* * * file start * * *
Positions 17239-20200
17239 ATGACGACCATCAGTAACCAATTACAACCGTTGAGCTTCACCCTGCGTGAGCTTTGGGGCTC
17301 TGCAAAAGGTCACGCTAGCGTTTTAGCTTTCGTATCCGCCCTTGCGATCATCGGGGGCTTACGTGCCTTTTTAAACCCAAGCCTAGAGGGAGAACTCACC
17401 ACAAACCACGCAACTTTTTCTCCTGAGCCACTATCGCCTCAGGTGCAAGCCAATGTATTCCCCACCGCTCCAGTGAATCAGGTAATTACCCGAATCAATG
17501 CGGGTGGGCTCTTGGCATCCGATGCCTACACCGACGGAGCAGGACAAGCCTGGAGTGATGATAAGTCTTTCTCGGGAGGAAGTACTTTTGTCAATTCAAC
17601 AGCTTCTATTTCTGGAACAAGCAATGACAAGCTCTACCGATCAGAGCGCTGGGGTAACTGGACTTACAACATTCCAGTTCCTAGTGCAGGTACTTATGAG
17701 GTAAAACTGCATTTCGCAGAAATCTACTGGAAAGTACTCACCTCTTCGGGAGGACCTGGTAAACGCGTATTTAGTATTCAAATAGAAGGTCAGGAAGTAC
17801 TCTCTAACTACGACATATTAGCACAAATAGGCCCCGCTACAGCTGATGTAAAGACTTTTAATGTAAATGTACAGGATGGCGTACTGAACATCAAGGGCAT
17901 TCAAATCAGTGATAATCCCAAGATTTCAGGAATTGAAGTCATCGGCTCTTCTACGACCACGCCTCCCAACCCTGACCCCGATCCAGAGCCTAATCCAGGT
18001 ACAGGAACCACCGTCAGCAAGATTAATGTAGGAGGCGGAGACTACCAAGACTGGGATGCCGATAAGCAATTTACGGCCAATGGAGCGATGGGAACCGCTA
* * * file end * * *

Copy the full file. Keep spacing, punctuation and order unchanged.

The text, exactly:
Positions 17239-20200
17239 ATGACGACCATCAGTAACCAATTACAACCGTTGAGCTTCACCCTGCGTGAGCTTTGGGGCTC
17301 TGCAAAAGGTCACGCTAGCGTTTTAGCTTTCGTATCCGCCCTTGCGATCATCGGGGGCTTACGTGCCTTTTTAAACCCAAGCCTAGAGGGAGAACTCACC
17401 ACAAACCACGCAACTTTTTCTCCTGAGCCACTATCGCCTCAGGTGCAAGCCAATGTATTCCCCACCGCTCCAGTGAATCAGGTAATTACCCGAATCAATG
17501 CGGGTGGGCTCTTGGCATCCGATGCCTACACCGACGGAGCAGGACAAGCCTGGAGTGATGATAAGTCTTTCTCGGGAGGAAGTACTTTTGTCAATTCAAC
17601 AGCTTCTATTTCTGGAACAAGCAATGACAAGCTCTACCGATCAGAGCGCTGGGGTAACTGGACTTACAACATTCCAGTTCCTAGTGCAGGTACTTATGAG
17701 GTAAAACTGCATTTCGCAGAAATCTACTGGAAAGTACTCACCTCTTCGGGAGGACCTGGTAAACGCGTATTTAGTATTCAAATAGAAGGTCAGGAAGTAC
17801 TCTCTAACTACGACATATTAGCACAAATAGGCCCCGCTACAGCTGATGTAAAGACTTTTAATGTAAATGTACAGGATGGCGTACTGAACATCAAGGGCAT
17901 TCAAATCAGTGATAATCCCAAGATTTCAGGAATTGAAGTCATCGGCTCTTCTACGACCACGCCTCCCAACCCTGACCCCGATCCAGAGCCTAATCCAGGT
18001 ACAGGAACCACCGTCAGCAAGATTAATGTAGGAGGCGGAGACTACCAAGACTGGGATGCCGATAAGCAATTTACGGCCAATGGAGCGATGGGAACCGCTA